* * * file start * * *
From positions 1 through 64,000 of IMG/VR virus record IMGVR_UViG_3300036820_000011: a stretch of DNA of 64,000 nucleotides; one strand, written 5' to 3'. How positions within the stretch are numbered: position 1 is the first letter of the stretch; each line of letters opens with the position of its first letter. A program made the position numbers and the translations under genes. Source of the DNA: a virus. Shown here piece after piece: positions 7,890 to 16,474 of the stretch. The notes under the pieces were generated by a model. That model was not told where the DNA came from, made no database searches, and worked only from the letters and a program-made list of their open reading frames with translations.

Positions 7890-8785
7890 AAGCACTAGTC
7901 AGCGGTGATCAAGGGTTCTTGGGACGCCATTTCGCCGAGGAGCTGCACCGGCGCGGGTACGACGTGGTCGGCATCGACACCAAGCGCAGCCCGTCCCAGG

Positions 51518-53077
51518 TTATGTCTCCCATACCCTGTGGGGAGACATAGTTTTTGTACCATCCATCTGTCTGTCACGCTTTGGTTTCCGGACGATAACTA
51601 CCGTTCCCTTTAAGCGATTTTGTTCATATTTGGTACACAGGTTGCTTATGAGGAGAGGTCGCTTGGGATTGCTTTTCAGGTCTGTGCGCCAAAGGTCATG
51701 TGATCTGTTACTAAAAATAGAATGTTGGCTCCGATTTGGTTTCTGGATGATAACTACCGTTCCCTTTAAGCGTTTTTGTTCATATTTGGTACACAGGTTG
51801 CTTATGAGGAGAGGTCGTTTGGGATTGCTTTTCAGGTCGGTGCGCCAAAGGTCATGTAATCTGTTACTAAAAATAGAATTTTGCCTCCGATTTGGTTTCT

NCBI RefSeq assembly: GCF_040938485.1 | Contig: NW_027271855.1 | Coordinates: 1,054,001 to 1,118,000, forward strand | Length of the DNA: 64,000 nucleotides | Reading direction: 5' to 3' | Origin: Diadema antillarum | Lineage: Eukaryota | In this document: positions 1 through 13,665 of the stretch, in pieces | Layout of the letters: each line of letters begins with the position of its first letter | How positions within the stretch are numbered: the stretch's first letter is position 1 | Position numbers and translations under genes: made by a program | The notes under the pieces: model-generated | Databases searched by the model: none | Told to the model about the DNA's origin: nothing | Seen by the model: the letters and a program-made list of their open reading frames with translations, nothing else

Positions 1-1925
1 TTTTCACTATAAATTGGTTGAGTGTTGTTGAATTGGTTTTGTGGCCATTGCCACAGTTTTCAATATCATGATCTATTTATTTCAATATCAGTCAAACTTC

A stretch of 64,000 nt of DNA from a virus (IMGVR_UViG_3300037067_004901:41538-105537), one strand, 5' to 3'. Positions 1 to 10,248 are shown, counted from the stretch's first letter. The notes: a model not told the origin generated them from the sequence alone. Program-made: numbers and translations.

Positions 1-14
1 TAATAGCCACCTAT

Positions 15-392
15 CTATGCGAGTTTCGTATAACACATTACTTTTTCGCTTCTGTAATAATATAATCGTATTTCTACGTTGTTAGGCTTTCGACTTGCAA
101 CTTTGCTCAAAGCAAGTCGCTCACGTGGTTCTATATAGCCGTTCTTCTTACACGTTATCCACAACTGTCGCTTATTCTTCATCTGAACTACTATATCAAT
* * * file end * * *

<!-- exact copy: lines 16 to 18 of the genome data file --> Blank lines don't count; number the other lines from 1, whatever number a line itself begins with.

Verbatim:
Positions 15-392
15 CTATGCGAGTTTCGTATAACACATTACTTTTTCGCTTCTGTAATAATATAATCGTATTTCTACGTTGTTAGGCTTTCGACTTGCAA
101 CTTTGCTCAAAGCAAGTCGCTCACGTGGTTCTATATAGCCGTTCTTCTTACACGTTATCCACAACTGTCGCTTATTCTTCATCTGAACTACTATATCAAT